well as remarkably interactive, as shown by
their synchronous firing in a stereotyped,
burst-pause pattern. During this stage of
sleep, however, it is rare to obtain vivid and
extensive conscious reports (33). By contrast,
during REM sleep, when neural activity is
not globally synchronous but resembles the
rapid and complex patterns of waking, subjects typically report vivid dreams if awakened. We suggest that the low-voltage, fastactivity EEG characteristic of waking and
REM sleep reflects the availability of a rich
and diverse repertoire of neural activity patterns. If the repertoire of differentiated neural
states is large, consciousness is possible.
Conversely, if this repertoire is reduced, as
when most groups of neurons in the cortex
discharge synchronously and functional discriminations among them are obliterated,
consciousness is curtailed or lost (34).

Theoretical Concepts and Measures


This brief review of neurological and neurophysiological data indicates that the distributed neural process underlying conscious experience must be functionally integrated and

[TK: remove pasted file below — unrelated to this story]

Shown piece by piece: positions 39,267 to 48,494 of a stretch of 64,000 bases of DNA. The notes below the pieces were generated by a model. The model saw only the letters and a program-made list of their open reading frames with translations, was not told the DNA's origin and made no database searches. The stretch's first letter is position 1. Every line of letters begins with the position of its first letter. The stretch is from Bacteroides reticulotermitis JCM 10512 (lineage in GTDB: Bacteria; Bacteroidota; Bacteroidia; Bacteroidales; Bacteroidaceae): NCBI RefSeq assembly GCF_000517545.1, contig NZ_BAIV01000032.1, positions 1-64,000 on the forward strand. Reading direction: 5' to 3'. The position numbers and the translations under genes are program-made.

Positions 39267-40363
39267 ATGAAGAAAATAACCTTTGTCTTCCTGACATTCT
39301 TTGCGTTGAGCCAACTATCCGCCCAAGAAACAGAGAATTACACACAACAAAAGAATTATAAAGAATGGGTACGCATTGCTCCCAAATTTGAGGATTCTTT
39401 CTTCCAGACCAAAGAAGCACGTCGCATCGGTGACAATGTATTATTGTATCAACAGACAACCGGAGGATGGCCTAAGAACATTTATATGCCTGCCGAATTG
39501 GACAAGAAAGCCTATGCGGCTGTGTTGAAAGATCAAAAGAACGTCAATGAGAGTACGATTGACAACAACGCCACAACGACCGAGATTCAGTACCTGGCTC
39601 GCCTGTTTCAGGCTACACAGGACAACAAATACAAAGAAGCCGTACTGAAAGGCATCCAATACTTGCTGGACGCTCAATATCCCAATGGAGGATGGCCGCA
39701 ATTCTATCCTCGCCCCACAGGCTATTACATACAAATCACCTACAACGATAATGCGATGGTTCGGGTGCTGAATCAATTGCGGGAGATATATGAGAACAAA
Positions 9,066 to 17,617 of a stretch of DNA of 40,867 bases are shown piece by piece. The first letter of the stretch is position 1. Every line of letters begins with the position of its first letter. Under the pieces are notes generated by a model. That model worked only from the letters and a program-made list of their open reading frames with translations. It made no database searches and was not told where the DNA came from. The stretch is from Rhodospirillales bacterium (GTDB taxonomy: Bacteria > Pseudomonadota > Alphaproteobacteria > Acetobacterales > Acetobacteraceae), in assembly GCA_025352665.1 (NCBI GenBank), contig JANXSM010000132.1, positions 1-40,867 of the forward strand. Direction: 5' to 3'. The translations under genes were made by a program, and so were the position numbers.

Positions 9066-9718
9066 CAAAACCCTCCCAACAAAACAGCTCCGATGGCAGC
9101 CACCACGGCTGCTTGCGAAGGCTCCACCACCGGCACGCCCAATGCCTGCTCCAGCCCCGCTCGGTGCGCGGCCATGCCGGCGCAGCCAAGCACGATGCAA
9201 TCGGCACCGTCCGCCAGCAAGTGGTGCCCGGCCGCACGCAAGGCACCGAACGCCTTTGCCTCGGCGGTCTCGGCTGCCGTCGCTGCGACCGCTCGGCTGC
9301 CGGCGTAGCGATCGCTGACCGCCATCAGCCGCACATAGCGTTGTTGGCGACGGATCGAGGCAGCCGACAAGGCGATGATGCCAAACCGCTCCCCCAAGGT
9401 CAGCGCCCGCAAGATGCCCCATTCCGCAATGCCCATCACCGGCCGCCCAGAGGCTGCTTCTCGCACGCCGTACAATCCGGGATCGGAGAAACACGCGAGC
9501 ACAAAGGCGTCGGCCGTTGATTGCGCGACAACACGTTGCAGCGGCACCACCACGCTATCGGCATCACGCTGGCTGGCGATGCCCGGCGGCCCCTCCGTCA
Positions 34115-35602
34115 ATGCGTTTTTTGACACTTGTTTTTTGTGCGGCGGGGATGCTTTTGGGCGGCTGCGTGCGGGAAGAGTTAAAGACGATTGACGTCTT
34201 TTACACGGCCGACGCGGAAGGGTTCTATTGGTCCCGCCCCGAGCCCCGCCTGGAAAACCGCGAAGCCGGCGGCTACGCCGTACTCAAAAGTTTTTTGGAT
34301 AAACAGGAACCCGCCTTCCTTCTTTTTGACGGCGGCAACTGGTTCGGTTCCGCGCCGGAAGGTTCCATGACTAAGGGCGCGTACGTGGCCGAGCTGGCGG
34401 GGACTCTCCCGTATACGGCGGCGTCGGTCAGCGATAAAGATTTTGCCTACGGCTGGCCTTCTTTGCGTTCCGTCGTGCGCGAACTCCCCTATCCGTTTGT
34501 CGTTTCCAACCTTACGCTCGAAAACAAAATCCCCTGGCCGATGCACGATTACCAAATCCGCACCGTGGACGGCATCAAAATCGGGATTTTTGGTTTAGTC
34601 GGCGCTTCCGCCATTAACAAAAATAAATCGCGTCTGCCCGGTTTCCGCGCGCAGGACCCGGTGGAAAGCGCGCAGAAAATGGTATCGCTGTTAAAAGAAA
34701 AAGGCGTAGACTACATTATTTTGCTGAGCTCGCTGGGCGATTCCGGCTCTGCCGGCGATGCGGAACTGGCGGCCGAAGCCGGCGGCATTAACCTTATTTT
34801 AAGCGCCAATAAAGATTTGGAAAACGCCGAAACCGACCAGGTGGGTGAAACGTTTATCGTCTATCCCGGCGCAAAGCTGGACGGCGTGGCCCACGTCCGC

at the same time highly differentiated. As
mentioned above, two key properties of conscious experience are that it is integrated, in
the sense that it cannot be subdivided into
independent components, and that it is extremely differentiated, in the sense that it is
possible, within a short time, to select among
an enormous number of different conscious
states. It is a central claim of this article that
analyzing the convergence between these
phenomenological and neural properties can
yield valuable insights into the kinds of neural processes that can account for the corresponding properties of conscious experience.
Such an analysis requires the availability of
satisfactory measures of integration and differentiation that can be applied to actual neural processes, as well as an understanding of
the neural mechanisms of integration.